We agree with the court below that this decision is erroneous in its conception of the grounds on which, under the statute, an advantage may be pronounced undue, and in its assumption that Congress has left the matter open by merely permissive words. The principle as to advantages is recognized in Penn Refining Co. v. Western New York & Pennsylvania R. Co., 208 U. S. 208, 208 U. S. 221. The law does not attempt to equalize fortune, opportunities, or abilities. On the contrary, the Act of Congress in terms contemplates that, if the carrier receives services from an owner of property transported, or uses instrumentalities furnished by the latter, he shall pay for them. That is
taken for granted in § 15, the only restriction being that he shall pay no more than is reasonable, and the only permissive element being that the Commission may determine the maximum in case there is complaint (or now, upon its own motion. Act of June 18, 1910, c. 309, § 12, 36 Stat. 539, 553). As the carrier is required to furnish this part of the transportation upon request, he could not be required to do it at his own expense, and there is nothing to prevent his hiring the instrumentality instead of owning it. In this case, there is no complaint that the rate out of which the allowance is made is unreasonable, and it is admitted that 3/4 of a cent barely would pay the cost of the service rendered, without any reasonable profit to Peavey & Company, for the work. See Interstate Commerce Commission v. Stickney, 215 U. S. 98.
In the Diffenbaugh case, the order of the Commission bore the same date, June 29, 1908, as that against Peavey & Company, and the Union Pacific. It was directed against the Chicago, Burlington & Quincy Railroad Company and other competitors of the Union Pacific, and forbade their paying any sum as compensation for service rendered in the elevation of grain at Kansas City, Missouri, and other Missouri River points upon their lines. Competition, which was an element in the motives of the Union Pacific, led these other roads to make a similar arrangement. Probably, being through lines, they would not object to the Commission's order if that to the Union Pacific could be sustained. The opinion of Mr. Commissioner Prouty in this case takes somewhat different ground from that on which the orders in the Peavey case are based. 14 I.C.C. 317. See 15 I.C.C. 90, 93. See also H. Gund & Co. v. Chicago, B. & Q. R. Co. 18 I.C.C. 364. Especially it throws doubt upon the allowance being properly a transfer allowance at this present day. As the contract with Peavey & Company purports to be only for grain transferred, it is not necessary to consider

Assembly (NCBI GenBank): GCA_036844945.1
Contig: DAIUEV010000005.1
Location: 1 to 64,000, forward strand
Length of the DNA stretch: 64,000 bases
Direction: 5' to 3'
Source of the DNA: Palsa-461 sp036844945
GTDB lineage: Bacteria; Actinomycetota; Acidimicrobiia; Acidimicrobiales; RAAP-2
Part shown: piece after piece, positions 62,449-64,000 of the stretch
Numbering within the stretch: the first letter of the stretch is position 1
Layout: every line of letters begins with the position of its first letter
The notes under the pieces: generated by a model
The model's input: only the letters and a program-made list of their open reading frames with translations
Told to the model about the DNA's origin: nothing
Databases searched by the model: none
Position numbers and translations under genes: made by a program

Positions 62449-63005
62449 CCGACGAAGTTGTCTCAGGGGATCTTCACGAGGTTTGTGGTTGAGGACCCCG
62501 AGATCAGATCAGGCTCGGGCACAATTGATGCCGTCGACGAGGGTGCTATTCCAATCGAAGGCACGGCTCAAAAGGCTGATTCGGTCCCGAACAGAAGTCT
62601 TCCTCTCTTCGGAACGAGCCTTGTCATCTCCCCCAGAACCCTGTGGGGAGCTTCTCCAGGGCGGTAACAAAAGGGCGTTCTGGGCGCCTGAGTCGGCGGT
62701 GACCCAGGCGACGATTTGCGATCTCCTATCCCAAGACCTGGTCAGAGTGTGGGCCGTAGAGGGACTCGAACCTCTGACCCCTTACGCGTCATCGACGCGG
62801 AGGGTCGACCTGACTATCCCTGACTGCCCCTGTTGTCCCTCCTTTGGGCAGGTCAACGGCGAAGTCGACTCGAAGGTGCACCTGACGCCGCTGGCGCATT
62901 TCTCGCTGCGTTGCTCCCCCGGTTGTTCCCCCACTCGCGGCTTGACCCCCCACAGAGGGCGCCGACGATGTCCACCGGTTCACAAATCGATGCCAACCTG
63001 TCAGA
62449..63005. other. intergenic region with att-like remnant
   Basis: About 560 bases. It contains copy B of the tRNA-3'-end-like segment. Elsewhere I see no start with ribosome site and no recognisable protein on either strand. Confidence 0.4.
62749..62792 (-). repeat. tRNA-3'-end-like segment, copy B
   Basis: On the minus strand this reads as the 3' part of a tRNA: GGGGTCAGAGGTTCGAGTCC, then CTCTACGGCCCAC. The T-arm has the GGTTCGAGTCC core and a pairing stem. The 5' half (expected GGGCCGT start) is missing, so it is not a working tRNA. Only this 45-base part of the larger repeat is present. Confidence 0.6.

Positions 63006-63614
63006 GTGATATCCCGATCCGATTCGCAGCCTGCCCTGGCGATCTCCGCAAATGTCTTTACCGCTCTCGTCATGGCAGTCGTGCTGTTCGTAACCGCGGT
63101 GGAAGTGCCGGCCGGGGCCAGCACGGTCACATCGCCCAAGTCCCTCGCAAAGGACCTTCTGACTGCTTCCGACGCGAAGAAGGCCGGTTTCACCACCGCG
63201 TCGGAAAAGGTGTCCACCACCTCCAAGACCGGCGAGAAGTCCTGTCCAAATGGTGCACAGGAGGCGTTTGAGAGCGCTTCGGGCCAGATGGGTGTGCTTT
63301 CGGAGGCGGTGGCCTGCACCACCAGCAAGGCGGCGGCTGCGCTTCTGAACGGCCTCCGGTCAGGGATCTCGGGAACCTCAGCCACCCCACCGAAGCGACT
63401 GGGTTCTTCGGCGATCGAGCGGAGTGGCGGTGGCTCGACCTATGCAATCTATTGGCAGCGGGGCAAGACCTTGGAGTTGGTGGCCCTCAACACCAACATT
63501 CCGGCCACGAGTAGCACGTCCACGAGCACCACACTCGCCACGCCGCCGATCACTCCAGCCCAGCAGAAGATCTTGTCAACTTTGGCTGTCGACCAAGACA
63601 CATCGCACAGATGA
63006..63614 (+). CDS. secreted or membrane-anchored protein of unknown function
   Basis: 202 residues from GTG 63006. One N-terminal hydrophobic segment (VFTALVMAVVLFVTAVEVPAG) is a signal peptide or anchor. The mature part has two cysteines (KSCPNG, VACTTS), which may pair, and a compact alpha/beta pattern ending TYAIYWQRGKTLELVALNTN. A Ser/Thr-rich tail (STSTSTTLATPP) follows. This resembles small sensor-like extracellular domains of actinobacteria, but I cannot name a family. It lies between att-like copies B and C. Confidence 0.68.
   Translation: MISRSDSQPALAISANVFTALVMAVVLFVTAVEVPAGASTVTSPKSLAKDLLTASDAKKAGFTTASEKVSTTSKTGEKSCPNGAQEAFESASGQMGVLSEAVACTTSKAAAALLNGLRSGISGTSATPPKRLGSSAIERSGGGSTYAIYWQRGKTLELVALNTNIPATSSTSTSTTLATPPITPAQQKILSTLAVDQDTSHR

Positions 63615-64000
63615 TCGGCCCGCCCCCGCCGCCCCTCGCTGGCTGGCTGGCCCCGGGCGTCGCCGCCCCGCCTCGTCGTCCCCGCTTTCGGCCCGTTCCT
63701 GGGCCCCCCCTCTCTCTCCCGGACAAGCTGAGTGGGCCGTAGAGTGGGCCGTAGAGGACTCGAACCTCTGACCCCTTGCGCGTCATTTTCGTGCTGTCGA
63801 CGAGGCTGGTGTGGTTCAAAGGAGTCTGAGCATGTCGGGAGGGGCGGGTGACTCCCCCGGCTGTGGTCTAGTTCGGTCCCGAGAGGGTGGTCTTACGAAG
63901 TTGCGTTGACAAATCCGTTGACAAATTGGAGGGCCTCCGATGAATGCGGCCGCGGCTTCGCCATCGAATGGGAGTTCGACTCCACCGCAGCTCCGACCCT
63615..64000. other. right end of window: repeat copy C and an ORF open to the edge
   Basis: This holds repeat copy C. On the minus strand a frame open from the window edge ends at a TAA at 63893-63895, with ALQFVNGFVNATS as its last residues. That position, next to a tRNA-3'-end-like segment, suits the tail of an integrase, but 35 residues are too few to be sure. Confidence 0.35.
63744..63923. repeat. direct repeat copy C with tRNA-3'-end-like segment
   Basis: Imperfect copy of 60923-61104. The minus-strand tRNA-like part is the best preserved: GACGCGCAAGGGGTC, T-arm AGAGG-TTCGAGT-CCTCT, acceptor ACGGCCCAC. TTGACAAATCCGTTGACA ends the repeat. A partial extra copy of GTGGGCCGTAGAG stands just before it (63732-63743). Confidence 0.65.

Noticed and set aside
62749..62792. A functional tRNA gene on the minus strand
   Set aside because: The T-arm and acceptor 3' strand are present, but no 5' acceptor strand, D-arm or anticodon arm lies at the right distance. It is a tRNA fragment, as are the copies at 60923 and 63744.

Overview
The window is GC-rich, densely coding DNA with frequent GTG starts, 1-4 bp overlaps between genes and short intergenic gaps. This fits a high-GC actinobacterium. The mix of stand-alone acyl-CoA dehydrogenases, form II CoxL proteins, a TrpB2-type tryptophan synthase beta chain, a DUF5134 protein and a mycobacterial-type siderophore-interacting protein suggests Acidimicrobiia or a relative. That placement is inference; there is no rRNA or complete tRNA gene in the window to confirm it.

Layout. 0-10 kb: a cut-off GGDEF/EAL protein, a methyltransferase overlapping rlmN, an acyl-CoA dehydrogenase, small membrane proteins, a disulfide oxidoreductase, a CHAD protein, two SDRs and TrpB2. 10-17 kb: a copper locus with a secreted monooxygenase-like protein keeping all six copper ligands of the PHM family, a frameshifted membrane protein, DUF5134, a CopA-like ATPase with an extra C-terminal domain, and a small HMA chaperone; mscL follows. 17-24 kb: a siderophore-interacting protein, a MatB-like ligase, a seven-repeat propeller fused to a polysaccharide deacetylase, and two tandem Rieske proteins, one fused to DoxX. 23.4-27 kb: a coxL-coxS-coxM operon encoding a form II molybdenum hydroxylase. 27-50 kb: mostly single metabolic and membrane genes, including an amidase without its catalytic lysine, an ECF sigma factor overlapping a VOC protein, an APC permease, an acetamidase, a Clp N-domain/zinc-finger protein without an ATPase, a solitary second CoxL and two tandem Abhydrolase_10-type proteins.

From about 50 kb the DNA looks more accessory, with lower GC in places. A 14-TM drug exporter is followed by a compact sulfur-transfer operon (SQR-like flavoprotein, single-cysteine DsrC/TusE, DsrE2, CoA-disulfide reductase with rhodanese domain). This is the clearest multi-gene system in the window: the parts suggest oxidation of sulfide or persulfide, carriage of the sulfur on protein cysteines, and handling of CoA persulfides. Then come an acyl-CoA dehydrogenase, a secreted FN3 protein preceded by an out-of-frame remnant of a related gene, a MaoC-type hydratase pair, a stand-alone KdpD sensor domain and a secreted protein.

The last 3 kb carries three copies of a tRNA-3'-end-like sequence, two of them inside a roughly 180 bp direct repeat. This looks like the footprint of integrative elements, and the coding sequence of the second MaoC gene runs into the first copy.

whether elevation could be allowed for as practically necessary under modern conditions, even if the grain did not go on. For the purposes of this case, so much of the order as meets the above-mentioned doubt by confining payments to grain reshipped within ten days seems proper enough, and not open to review on the matter of fact. But when the grain has been treated, the prohibition of an allowance is universal, and therefore the question that we have answered is raised by the record -- the question, that is, of the power of the Commission to prohibit such allowances to grain owners in general terms. In this order it was stated expressly that the purpose of the Commission was to prohibit and stop the payment of the elevator allowances everywhere. 14 I.C.C. 510, 551.
The Union Pacific made the allowances in question to elevators at its termini; it had no motive to make them anywhere else. The competitors of the Union Pacific concerned in the Diffenbaugh case were compelled by competition to make the same allowance at Missouri River points, but they also make it nowhere else. The Traffic Bureau, Merchants' Exchange of St. Louis, complained to the Commission that the result was a discrimination against St. Louis of 3/4 of a cent per 100 pounds. But the principle of the decision is that the allowance to elevators upon their own grain is to be stopped everywhere unless they are prevented from using the opportunity for treating their grain. Therefore this question of preference between cities does not need to be discussed. But, as remarked below, the Union Pacific could not be complained of on this ground, 176 F. 424, and it would be impossible to deny the same right to competing roads merely because, as the result of the conditions, one city would gain and another lose. Louisville & Nashville R. Co. v. Behlmer, 175 U. S. 648.